Thursday, May 29, 2014

2015 Contenders: The Crossover, by Kwame Alexander

After I read the first three pages of The Crossover, I was excited. Here, perhaps, was another verse novel I could get behind. The vibrant, rhythmic poetry bounced like a basketball, and the voice of Josh Bell, the narrator, was clear and confident. I was curious to see where his story would go.

The problem is, those first three pages are the high point of the book. Maybe it wasn't possible to tell the whole story in that cadence, but I felt that -- with a few notable exceptions, most of which described on-court action -- the novel got prosier and prosier as it went along. The argument could be made that this mirrors the way Josh's swagger and confidence are shaken as the narrative moves along, but I'm not sure I would go that far. I just felt like Kwame Alexander had led with his best material.

I also had one of the problems that I almost always experience with verse novels, which is that the characters felt flat. Josh is a three-dimensional person, but even the secondary characters -- Josh's twin brother Jordan, Jordan's girlfriend Alexis, the boys' parents -- felt very one-note, and the tertiary characters barely registered for me at all.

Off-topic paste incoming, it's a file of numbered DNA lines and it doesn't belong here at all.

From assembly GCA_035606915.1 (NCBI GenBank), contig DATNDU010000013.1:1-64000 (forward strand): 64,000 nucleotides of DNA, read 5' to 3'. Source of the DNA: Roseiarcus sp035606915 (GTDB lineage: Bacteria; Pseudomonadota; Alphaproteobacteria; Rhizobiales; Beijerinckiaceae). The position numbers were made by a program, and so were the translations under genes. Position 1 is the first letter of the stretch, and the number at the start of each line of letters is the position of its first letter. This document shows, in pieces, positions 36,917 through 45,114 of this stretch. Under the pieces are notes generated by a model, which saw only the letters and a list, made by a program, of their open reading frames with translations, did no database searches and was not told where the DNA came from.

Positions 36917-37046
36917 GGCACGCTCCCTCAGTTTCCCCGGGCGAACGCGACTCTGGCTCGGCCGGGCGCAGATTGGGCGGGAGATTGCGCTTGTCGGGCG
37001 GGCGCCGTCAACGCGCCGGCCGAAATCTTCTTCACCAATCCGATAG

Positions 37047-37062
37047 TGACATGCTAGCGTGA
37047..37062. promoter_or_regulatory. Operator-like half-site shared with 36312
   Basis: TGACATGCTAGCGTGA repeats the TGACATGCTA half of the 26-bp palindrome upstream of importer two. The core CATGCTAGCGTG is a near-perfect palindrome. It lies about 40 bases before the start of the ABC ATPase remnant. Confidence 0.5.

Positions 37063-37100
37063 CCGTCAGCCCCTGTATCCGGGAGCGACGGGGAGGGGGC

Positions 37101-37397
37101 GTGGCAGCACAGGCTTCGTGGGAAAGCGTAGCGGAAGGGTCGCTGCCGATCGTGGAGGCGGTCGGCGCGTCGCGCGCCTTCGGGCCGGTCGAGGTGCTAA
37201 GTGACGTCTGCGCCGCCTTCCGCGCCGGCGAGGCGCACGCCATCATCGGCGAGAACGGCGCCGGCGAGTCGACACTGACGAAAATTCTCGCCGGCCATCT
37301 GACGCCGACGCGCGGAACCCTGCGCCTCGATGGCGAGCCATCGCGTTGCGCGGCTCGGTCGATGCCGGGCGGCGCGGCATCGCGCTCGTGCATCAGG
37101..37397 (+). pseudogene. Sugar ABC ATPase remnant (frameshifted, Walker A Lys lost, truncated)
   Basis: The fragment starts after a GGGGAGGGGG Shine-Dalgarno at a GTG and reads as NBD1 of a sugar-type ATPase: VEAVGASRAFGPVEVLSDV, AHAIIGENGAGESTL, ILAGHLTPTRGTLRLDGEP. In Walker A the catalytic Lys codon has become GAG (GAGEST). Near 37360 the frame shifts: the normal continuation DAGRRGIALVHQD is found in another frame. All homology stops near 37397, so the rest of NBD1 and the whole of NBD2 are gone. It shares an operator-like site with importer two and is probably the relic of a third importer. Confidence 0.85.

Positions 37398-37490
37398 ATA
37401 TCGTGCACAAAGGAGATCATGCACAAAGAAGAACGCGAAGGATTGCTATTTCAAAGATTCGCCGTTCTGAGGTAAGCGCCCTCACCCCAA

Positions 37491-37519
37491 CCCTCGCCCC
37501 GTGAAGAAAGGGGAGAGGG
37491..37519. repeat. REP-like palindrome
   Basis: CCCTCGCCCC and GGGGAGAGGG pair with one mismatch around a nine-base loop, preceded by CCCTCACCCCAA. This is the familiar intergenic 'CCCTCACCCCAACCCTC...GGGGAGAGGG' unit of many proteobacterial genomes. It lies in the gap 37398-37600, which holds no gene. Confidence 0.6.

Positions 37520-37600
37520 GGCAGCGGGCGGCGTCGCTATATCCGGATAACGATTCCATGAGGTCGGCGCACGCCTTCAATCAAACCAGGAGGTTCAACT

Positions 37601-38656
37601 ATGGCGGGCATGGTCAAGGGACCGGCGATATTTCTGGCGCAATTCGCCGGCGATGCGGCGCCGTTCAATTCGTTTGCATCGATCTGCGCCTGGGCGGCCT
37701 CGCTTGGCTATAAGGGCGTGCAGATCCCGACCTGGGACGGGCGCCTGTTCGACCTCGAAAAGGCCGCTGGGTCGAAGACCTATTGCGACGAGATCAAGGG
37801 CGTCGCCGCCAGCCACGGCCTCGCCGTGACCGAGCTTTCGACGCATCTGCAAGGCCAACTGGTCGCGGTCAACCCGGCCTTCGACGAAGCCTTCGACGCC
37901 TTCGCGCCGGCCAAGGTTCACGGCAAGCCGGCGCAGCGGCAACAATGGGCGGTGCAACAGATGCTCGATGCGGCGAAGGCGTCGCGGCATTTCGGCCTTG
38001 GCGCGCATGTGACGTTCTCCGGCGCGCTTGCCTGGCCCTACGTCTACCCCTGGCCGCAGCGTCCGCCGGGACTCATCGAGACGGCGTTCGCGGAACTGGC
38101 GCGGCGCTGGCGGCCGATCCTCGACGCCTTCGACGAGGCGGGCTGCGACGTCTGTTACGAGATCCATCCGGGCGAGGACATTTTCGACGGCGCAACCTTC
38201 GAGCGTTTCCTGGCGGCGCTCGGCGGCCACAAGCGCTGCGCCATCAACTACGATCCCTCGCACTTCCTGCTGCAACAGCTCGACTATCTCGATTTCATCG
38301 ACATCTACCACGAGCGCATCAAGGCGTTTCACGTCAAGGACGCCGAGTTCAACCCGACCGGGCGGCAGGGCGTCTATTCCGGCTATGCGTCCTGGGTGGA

The book already has a significant number of defenders, however (five starred reviews, plenty of positive blog notices, and cover blurbs from a laundry list of first-tier authors). To be fair, there are things it does very well. Alexander certainly knows his basketball, and anyone who's a hoops fan will be able to pick up on that right away. It's a quick read, and if the plot doesn't offer much in the way of surprises, neither did any of Matt Christopher's, and that never interfered with my enjoyment of his books. And it's nice to see characters who are so often caricatured as cruel and self-absorbed -- exceptionally skilled middle-school athletes -- treated with dignity and respect.

It's interesting to compare The Crossover with my pick for the best verse novel (and possibly the best book of any kind) of the year so far, Caminar. In purely literary terms, I think Caminar is by far the superior book, a technical tour de force with more assured verse, a much stronger protagonist, and more polished use of metaphor. I would champion it for Newbery consideration, and I would not do the same for The Crossover. And yet, I think for most readers, The Crossover will be much easier to love. It's a more accessible story, set in a more familiar environment, and I think it will be an easier book to find a reader for.

As I said, that doesn't mean I believe The Crossover should appear on the Newbery list. I do think, however, that it deserves to be noticed, and to be put into the hands of children who will find much to love about it.

Published in March by Houghton Mifflin Harcourt

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